Monarchy of Finland

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The nation of Finland has never been an independent sovereign monarchy: no attempt to establish one was crowned with success. When it finally became established as a modern independent nation-state, it was – despite a very brief flirtation with monarchy – in the form of a republic.

The only royal person buried in Finland is the wife of king Eric XIV, queen Karin Månsdotter.[1]

Early developments[edit]

There are no records of ancient kings of Finland, but it is likely that various tribal leaders may have held the title of king.

Finland has been part of monarchical states as a sub-unit of a monarchy based outside Finland proper. After the 13th century Swedish conquest, Finland was part of the Kingdom of Sweden, nominally as the Duchy of Finland, with some brief feudal characteristics in the 16th century. Elevation of Finland to a Grand Duchy in 1581 had no effect on the stately position.

King Charles IX of Sweden briefly used "King of Finns" (alla finnars konung) as part of his official titulary during 1607-1611, although this had no impact on the official status of Finns or Finland.

Duke Peter of Holstein-Gottorp[edit]

In 1742, following the Russian occupation of Finland in the Russo-Swedish War (1741–1743) and vague promises of making the country independent, the four estates gathered in Turku and decided to ask Empress Elizabeth of Russia if the then Duke Peter of Holstein-Gottorp, great-nephew of the late king Charles XII of Sweden, could be proclaimed as the King of Finland. However, the political situation had soon outgrown the idea of Finnish independence, and it quickly evaporated.

Autonomous Grand Principality[edit]

Following the capture of Finland from Sweden by Russia in 1809, Finland kept the Swedish constitution formally intact and became an autonomous region within the Russian Empire under the title of Grand Principality of Finland. The Russian Emperor wielded the powers formerly reserved for the King of Sweden as the Grand Prince of Finland, creatively applying the autocratic Swedish constitution of 1772 and 1789. Interestingly, the first Grand Prince, Alexander I of Russia, was the grandson of Duke Peter of Holstein-Gottorp, who had held the imperial throne for just 6 months in 1762 as Peter III of Russia.

Monarchy and early independence[edit]

In December 1917, Finland declared her independence from Russia, in response to the October Revolution in Russia. The internal unrest in the country soon descended into an open civil war between the Reds (i.e. revolutionary forces consisting of various socialist factions and the working class) and the Whites (i.e. pro-government forces, political conservatives and much of the middle and upper classes). In the end the White side emerged victorious. During the war, the Whites had been supported by Imperial Germany, and in an effort to cement the alliance with Germany, the Finnish parliament, now purged of socialist members, elected Prince Frederick Charles of Hesse as the King of Finland. Before Frederick Charles could move to Finland, however, the collapse of the Central Powers made the idea of German-born Finnish king untenable and he declined the throne. After new elections, the parliament, now again composed of representatives from all political parties, adopted a republican constitution of 1919 which was in effect, with numerous modifications, until 1999 and the basic structure of which is continued in the current Constitution.[2]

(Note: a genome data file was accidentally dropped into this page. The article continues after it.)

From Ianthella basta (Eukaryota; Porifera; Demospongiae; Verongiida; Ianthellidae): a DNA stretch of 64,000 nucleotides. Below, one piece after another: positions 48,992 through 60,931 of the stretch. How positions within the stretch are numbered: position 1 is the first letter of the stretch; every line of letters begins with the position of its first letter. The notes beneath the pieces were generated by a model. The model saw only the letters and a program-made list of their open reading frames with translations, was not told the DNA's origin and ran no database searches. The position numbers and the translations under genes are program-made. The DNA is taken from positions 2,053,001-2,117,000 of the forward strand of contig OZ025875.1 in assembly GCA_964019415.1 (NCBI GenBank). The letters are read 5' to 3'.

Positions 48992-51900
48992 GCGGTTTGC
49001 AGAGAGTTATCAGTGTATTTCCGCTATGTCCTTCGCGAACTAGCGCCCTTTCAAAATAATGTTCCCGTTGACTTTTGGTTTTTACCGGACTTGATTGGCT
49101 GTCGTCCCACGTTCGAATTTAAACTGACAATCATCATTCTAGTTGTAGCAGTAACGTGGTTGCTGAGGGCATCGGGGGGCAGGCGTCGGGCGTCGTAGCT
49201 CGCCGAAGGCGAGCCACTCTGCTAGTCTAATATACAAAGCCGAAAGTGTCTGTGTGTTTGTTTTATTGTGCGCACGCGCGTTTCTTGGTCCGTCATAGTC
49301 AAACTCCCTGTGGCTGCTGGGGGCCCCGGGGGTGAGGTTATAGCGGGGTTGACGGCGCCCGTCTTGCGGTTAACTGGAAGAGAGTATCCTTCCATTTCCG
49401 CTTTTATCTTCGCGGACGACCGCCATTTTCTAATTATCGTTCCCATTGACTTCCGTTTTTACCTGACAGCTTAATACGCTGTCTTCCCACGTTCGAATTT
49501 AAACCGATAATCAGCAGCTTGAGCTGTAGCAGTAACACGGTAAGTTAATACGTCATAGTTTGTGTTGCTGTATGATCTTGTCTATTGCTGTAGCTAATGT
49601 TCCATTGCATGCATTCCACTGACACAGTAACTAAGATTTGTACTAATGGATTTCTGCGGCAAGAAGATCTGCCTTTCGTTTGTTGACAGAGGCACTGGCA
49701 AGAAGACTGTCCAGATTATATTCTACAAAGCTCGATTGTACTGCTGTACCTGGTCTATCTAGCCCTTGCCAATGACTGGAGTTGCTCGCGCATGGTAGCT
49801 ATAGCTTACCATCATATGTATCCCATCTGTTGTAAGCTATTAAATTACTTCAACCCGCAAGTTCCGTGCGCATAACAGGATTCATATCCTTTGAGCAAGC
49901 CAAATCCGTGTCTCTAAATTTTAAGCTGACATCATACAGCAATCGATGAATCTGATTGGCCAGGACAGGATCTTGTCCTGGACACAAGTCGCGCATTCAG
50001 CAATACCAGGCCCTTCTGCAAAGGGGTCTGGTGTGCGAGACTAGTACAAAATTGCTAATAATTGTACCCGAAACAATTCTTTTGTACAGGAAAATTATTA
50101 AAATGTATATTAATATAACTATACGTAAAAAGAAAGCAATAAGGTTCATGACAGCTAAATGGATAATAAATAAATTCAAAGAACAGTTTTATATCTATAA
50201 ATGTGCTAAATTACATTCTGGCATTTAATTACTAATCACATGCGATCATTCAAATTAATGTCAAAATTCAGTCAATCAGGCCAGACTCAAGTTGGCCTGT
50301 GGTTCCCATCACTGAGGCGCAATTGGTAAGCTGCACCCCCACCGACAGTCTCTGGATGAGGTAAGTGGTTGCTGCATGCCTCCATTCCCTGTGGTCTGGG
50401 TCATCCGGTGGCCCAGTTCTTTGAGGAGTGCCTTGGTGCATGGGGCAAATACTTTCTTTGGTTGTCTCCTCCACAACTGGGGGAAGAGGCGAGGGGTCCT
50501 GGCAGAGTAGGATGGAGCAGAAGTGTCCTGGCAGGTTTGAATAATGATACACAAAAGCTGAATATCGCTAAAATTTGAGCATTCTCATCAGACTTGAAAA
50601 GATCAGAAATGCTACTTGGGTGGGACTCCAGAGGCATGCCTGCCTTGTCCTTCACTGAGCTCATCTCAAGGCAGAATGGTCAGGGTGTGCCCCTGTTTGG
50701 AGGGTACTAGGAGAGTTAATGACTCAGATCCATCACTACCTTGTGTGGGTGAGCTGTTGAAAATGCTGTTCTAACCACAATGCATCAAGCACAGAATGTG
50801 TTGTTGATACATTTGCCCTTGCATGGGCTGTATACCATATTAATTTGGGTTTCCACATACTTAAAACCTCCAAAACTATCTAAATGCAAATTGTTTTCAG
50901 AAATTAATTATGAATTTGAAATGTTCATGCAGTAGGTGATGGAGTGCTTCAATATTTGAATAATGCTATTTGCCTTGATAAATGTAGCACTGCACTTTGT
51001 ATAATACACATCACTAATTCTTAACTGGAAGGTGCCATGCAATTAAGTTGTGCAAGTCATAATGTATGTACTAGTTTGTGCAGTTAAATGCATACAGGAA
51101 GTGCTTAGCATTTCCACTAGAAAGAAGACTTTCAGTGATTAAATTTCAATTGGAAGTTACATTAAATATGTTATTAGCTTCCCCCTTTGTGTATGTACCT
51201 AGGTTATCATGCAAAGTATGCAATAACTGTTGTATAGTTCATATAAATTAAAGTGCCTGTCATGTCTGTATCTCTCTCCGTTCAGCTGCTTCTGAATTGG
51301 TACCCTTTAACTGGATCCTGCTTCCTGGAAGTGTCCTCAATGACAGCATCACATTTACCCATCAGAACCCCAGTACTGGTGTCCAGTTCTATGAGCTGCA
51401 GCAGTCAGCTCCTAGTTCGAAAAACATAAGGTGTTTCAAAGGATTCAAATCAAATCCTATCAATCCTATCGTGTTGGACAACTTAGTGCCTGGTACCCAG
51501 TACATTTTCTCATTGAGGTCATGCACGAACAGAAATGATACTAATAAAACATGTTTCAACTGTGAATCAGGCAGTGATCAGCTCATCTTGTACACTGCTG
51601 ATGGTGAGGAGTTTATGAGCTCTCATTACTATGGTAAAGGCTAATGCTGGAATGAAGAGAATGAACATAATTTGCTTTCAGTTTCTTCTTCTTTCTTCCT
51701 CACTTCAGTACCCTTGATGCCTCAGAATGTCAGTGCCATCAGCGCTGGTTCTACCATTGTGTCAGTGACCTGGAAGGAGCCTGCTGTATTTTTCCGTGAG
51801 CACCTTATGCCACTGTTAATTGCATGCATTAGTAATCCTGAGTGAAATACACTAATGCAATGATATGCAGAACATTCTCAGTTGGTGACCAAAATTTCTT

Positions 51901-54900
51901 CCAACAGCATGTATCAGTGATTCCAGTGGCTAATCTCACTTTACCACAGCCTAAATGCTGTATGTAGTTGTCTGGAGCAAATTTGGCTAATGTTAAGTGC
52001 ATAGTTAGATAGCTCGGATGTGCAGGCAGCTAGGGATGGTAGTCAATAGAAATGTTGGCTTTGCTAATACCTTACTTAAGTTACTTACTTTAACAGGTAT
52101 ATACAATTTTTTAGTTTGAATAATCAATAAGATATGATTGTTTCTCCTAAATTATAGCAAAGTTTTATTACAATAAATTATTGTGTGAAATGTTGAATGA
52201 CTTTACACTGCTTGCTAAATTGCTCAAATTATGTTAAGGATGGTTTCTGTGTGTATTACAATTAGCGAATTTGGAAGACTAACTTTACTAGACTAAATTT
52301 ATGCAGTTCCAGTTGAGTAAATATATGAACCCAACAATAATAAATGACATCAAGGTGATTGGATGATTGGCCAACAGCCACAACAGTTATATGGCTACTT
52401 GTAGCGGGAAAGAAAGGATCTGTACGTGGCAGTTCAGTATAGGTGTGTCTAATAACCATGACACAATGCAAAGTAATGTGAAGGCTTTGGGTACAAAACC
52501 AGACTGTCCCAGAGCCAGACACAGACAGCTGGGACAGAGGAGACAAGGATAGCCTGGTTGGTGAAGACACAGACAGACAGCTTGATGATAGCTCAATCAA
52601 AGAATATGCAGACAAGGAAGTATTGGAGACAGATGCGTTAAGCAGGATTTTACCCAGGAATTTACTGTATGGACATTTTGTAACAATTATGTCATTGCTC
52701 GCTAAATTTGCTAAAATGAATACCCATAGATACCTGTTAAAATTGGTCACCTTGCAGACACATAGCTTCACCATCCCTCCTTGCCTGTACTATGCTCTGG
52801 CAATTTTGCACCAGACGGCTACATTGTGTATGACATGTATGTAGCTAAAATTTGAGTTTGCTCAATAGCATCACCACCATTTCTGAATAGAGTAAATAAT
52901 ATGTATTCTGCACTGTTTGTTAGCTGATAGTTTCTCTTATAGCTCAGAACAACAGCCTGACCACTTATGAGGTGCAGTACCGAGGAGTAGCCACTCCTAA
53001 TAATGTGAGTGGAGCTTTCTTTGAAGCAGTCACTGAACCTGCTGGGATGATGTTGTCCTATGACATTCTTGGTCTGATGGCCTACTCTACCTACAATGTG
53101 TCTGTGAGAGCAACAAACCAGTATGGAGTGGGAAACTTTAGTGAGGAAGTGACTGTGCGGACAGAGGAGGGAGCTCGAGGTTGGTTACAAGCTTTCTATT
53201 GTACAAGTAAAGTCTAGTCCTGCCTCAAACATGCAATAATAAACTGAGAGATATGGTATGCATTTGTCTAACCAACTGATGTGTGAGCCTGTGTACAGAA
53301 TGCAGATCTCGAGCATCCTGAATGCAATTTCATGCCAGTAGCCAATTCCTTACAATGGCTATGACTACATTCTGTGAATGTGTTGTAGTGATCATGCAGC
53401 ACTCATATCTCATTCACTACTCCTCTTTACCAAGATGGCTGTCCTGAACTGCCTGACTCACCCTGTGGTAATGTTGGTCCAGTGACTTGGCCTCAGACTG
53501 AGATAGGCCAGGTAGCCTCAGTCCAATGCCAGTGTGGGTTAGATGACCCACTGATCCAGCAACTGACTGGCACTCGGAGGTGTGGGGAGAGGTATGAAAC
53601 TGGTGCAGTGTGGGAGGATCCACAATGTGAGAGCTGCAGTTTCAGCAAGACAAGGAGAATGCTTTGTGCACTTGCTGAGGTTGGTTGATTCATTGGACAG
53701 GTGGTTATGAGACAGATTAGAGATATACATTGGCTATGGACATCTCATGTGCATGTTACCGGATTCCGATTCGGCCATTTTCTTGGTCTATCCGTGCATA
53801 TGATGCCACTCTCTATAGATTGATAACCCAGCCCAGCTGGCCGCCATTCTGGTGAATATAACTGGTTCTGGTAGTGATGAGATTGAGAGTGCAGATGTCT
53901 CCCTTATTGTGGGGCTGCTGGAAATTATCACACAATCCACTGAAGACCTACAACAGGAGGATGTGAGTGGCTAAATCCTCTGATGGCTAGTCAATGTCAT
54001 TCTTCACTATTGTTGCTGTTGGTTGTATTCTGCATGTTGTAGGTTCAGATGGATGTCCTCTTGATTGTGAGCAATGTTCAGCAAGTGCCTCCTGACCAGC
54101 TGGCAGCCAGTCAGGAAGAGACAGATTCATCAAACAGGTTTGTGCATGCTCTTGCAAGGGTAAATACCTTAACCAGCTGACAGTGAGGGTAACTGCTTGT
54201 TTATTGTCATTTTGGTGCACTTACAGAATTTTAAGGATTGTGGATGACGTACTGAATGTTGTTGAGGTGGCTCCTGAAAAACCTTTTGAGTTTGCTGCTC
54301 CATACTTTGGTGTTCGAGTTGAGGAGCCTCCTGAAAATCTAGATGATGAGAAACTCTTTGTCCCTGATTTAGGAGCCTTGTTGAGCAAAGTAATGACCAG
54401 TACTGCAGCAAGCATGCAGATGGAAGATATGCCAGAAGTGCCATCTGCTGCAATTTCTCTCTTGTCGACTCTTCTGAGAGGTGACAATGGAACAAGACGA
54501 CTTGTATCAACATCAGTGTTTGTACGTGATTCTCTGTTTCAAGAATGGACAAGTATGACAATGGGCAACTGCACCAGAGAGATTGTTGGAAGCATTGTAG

Monarchy today[edit]

Today, there are no known monarchist movements in Finland nor any pretenders to any of the earlier planned or actual positions of Dukes, Grand Dukes or Kings of Finland.

In June 2014 there was a suggestion for reinstituting monarchy by some members of the Finnish National Coalition Party for the party's general assembly. While the proposal failed to garner any meaningful support, it got some national media coverage, which discussed the proposal mostly as a comic relief.[3]

Notes[edit]

  1. ^ Kaarina Maununtytär (1550-1612) Bibliografiakeskus, Suomalaisen Kirjallisuuden Seura. Retrieved 5-11-2012 (Finnish)
  2. ^ Suomen Hallitusmuoto. Säädösmuutosten viitetietokanta. Retrieved 2016-01-14. (Finnish)
  3. ^ http://www.hs.fi/politiikka/Suomi+monarkiaksi+naiset+kutsuntoihin++kokoomuksen+puoluekokousaloitteet+yll%C3%A4tt%C3%A4v%C3%A4t/a1402457518158?ref=hs-art-new-3

Coordinates: 60°10′12″N 24°55′59″E / 60.1700°N 24.9330°E / 60.1700; 24.9330